AHA: Soccer is Healthy for More Than World Cup Pros
Posted July 11, 2018
FRIDAY, July 6, 2018 (American Heart Association) -- As both a soccer mom and fanatic, Dr. Mercedes Carnethon knows why soccer is the world's favorite sport.
It's super easy to play.
"All it takes is a ball and a little bit of space," said Carnethon, an epidemiologist.
With fervor rising as World Cup contenders knock each other out of the tournament, soccer enthusiasts are proudly wearing their fanaticism on their sleeves. And with good reason: Not only is soccer fun, it's also good for you.
The obvious benefits are related to the aerobic activity generated on the field.
"It is a game of continuous running and with very little stopping," said Carnethon, an associate professor of preventive medicine at Northwestern University in Chicago. "It also has anaerobic elements -- that high intensity where you're sprinting and then resting -- you're constantly moving."
Sports researcher Peter Krustrup, who has spent more than 15 years studying the health benefits of soccer, said that recreational-level play and soccer-related exercise drills can help reduce cholesterol and blood pressure. Soccer also can help shift body composition by decreasing fat and increasing lean muscle.
And most of these benefits can take effect after just 12 to 16 weeks of training, he said.
Soccer is "a multipurpose sport" that combines endurance, strength and high-intensity interval training all at once, said Krustrup, a professor of sport and health sciences at the University of Southern Denmark.
"Basically, it takes the best of three worlds," he said. "It's as good as interval running, when it comes to the cardio training, and it' as good as long-distance jogging or cycling, when it comes to endurance. It's also as good as lifting weights when it comes to the musculoskeletal benefits."
Another advantage soccer has over other sports is that it easily allows players of all skill levels and ages, said Krustrup, who has been researching older players, including some first-timers in their 80s. His findings discovered these older rookie players get the same type of health benefits as those who have played for decades.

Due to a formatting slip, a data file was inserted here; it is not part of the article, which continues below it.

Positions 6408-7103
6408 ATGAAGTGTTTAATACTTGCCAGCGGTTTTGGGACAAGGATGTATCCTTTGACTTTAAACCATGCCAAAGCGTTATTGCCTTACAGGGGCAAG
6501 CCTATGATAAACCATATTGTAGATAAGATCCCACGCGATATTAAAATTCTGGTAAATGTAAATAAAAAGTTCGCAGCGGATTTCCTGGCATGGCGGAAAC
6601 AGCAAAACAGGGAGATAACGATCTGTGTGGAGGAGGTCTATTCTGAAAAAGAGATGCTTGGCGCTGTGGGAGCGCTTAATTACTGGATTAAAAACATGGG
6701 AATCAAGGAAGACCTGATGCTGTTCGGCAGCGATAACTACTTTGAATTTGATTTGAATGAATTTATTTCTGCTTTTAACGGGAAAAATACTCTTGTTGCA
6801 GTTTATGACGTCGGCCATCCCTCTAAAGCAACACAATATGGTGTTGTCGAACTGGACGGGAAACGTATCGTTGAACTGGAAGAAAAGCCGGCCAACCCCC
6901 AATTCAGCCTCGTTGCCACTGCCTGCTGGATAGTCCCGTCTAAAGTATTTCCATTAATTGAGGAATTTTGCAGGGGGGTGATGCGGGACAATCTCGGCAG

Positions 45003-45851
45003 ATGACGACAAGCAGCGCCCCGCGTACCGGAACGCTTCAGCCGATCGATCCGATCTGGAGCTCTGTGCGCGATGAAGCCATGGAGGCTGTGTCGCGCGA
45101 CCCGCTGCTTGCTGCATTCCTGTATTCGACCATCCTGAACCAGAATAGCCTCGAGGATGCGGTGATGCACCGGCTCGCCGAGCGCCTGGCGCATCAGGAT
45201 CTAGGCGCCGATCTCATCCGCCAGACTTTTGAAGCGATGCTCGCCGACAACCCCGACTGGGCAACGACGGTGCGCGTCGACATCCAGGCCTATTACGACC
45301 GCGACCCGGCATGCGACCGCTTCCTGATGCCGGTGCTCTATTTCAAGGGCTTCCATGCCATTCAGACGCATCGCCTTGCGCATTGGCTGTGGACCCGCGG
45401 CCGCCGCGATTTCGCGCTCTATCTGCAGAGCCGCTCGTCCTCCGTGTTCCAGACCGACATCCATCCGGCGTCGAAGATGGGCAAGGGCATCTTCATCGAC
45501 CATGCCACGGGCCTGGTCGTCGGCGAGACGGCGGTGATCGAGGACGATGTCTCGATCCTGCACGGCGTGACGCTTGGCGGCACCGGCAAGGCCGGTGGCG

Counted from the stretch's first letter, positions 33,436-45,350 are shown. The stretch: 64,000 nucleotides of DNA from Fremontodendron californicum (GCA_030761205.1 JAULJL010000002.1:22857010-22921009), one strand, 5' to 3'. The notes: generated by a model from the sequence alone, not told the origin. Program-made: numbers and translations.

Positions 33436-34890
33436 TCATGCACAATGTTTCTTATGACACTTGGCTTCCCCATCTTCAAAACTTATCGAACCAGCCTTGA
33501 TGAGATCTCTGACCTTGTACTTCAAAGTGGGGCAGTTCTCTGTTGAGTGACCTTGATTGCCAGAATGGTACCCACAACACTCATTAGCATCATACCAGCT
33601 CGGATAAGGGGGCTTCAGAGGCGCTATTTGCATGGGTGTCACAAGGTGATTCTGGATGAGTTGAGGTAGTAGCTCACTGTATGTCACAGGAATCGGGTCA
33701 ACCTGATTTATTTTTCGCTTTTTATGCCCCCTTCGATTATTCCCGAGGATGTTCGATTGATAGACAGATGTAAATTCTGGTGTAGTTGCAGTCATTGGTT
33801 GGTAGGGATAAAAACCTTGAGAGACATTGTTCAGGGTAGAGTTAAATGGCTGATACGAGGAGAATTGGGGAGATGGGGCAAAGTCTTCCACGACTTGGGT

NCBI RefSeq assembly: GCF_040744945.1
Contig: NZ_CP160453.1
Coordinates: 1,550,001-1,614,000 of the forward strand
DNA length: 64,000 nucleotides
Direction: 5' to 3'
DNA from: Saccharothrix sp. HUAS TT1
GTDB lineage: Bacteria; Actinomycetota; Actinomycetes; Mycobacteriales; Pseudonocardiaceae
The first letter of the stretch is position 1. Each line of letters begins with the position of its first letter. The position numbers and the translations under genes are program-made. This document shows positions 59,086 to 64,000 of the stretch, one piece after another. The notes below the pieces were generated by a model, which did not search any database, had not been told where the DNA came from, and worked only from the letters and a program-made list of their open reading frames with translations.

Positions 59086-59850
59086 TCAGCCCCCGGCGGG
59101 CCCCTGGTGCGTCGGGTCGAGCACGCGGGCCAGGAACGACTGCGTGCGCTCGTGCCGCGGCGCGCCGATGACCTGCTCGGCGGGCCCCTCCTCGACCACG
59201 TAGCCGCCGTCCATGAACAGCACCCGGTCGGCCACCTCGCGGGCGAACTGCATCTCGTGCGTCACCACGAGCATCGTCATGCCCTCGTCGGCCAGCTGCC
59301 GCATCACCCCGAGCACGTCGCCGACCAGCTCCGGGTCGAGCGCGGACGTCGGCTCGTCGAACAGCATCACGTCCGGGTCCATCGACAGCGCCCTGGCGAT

Regular physical activity, whether from soccer or other types of exercise, can ease many of the underlying ailments people suffer from today, Carnethon said.
"Heart disease, diabetes and other chronic diseases don't develop overnight. They develop after many years of accumulation of unhealthy lifestyle habits," she said. "Another benefit [of soccer] is that it can be a lifelong sport."
Soccer is often the entry into team sports for children, primarily because it's inexpensive, it keeps them constantly active, and it requires less technical skills than a sport like basketball or baseball, Carnethon noted.
"Part of preventing these chronic diseases that develop over decades is maintaining a healthy lifestyle from youth, even from late toddlerhood on," she said. "For many, soccer can help build the mindset of a healthy lifestyle from a young age."
Pierre Barrieu, the sports performance director for the Major League Soccer team LA Galaxy, said another benefit soccer provides is the tremendous mental boost that accompanies the built-in camaraderie.
"This is a game designed to be played with a team. Not many sports are played 11 to 11, so there's a social aspect in soccer that you may not find in some other sports," he said.
Soccer is such an all-around healthy sport that even simply watching from the stands can require a level of endurance, Barrieu said.
"When you go to stadiums, the fans are the ones bringing the atmosphere. They are incredibly active. There is no kiss cam. There is no dance cam," he said. "If you watch the games at the World Cup, the fans are the ones out there on their feet. They are sweating, some as much as the players in the game."
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